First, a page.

Wanderlust should have been my middle name.
|Enjoying travel even as a child (1996)|
As a baby I insisted on being born three weeks early, clearly ready for a change of scenery after so many months in one place. All growing up I dreamt of far-off locales and, depending on the week and my current mood, I was bound and determined to live either in New York City, Kenya or Italy. In high school I took five years of Spanish classes when only two were required because I just knew that someday I would go somewhere exotic where having a few foreign languages in my back pocket might come in handy. In college I spent a semester in England and loved every second of my time abroad. In fact, I loved it so much that upon my return I worked in the study abroad office and helped other students prepare for their own international trips. After college, not ready to be tied down to anything overly permanent, I spent a year as an AmeriCorps VISTA member and after my term of service I took off for new adventures in Germany.
For the last twenty-four years knowing me has meant that, at some point in the not-so-distant future, you were going to have to say goodbye to me for an extended period of time. Travel isn’t simply something I do; it’s a part of who I am as a human being.
|Fulfilling wanderlust in England (2008)|
And so, you’ll believe me when I say that no one was more shocked than me when I decided not to extend my 6-month au pair contract. I made the official announcement to my host family this afternoon, but the decision had been quietly, personally made some weeks ago. I will be returning to the United States sometime in mid-February.
It isn’t that I don’t like Germany. In fact, I’m pretty enamored with the country, culture, food, language and people. I am genuinely proud to be of German heritage and would recommend a visit to anyone fool enough to listen.
It isn’t even that I dislike being an au pair. True, it isn’t my dream job and I am yearning for a bit of intellectual stimulation to go with the baby puke on my t-shirt, but my host family is kind and I have my own apartment which is more than most au pairs can say.
In truth, the driving force behind my decision is so terrifying I can’t believe I’m going to post it on the internet for all the world to see…but, I always strive for honesty and so, the truth is this: I want a little permanence in my life. I want a career that means something. I want to live somewhere for more than a year. I want to take my things out of storage and know that if I finally unpack those boxes I won’t have to repack them again in a few months. I want to buy furniture without thinking about how easy it will be to disassemble and move. I want to go out on a date without having to preface it with ‘So, I’m leaving in X amount of time and I don’t know if/when I’m coming back.’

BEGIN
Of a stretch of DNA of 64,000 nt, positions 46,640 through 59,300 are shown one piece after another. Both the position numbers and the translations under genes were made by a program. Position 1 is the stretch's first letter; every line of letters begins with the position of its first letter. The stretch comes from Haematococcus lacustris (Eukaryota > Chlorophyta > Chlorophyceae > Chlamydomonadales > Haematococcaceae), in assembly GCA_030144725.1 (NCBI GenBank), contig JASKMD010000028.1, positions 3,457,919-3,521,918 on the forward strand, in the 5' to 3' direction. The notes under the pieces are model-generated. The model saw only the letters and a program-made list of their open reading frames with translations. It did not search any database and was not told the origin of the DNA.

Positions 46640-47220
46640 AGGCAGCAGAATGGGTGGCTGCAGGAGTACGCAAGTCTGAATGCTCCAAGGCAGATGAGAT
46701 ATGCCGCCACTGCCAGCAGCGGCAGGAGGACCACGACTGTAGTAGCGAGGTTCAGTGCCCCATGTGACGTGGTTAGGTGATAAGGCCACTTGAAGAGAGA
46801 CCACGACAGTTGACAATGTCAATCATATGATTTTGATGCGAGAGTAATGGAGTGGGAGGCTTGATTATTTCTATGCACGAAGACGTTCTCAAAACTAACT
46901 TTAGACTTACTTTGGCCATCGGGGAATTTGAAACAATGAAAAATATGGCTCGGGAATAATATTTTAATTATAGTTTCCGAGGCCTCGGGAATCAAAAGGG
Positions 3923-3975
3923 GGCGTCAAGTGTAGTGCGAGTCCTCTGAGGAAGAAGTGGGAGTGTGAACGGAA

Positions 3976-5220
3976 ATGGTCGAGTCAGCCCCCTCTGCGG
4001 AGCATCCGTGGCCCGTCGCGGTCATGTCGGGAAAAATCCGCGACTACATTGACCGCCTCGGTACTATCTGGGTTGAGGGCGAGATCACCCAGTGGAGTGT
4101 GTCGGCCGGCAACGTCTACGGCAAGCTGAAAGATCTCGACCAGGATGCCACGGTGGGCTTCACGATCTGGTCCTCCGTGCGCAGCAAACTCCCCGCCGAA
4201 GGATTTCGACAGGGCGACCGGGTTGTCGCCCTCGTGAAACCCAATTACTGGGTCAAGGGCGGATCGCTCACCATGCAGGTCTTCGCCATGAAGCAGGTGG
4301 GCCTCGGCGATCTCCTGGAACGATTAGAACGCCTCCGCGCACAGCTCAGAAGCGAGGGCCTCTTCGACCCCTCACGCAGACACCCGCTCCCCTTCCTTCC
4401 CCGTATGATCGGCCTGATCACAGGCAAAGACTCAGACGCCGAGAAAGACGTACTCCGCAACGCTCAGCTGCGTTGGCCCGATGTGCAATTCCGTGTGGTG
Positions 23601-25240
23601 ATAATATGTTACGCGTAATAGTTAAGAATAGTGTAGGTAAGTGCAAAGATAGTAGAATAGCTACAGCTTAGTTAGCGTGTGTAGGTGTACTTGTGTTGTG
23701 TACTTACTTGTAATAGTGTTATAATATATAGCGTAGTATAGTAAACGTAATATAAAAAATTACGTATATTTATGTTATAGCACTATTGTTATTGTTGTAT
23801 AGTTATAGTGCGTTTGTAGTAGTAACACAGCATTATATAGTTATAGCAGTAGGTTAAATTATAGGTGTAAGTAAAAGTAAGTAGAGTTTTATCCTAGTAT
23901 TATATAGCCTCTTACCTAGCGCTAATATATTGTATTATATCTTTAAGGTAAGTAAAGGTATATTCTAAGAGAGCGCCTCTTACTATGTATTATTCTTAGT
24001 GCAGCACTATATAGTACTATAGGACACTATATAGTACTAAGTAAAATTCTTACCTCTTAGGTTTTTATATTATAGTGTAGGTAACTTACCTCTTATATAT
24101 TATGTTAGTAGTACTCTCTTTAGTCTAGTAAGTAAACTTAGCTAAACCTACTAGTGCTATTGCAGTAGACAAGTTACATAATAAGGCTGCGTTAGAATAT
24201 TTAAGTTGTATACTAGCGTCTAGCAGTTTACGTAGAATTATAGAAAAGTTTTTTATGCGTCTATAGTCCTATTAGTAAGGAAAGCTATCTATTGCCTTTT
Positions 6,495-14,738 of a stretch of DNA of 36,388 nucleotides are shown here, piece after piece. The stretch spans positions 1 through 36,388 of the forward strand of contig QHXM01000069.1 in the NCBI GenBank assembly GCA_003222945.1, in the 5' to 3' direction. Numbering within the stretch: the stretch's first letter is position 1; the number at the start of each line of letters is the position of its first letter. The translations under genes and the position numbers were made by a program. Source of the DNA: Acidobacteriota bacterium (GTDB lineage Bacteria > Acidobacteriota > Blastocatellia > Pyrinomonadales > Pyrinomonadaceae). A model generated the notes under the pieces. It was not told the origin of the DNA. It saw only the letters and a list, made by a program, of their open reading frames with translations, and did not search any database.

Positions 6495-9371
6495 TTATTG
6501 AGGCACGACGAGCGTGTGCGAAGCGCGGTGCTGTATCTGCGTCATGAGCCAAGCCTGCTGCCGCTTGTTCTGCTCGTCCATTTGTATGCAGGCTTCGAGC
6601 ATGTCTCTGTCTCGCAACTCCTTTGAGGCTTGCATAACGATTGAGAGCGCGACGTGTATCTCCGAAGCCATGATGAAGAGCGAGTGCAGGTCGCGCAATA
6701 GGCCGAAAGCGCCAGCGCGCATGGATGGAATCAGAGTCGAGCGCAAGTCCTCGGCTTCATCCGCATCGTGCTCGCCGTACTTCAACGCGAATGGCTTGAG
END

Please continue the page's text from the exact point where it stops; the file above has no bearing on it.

|Still exploring (2012)|
When these thoughts first started creeping into my head I thought that it was merely homesickness talking, but the more I thought about it the more I began to realize that this is not homesickness in the traditional sense. This is not a longing for my mother or my car. This is deeper, more powerful, and much scarier. This is a yearning for stability in the middle of a life that has been decidedly topsy-turvy for as long as I can remember. And for a woman who prides herself on not knowing what will come next, the very idea of settling down ought to make my palms start to sweat.
It used to.
But today it makes me think of having a dinner party in my very own apartment. In my mind’s eye I can see the beautiful dishes my mother bought me years ago (yes, the ones that I’ve never used because I’m always moving and can’t be bothered to unpack them) sitting out on a kitchen table that I didn’t buy at Ikea. I can see friends sharing work stories over a bottle of wine as I try desperately to cook something edible (this is a daydream, not a fantasy). And, hanging on my wall, are pictures of the places I’ve explored. Italy. England. Mexico. Germany. The list goes on…
And it hits me. Having a home does not mean that I pack up my travels and hide them away as “something I used to do.” It isn’t a white flag of surrender or an admission that I really was wrong/stupid/silly to chase after adventure. It does, however, mean that after two weeks in Kenya I am going to need to come home to water my plants, collect my mail and pay my rent. And, in the end, I think I can be okay with that.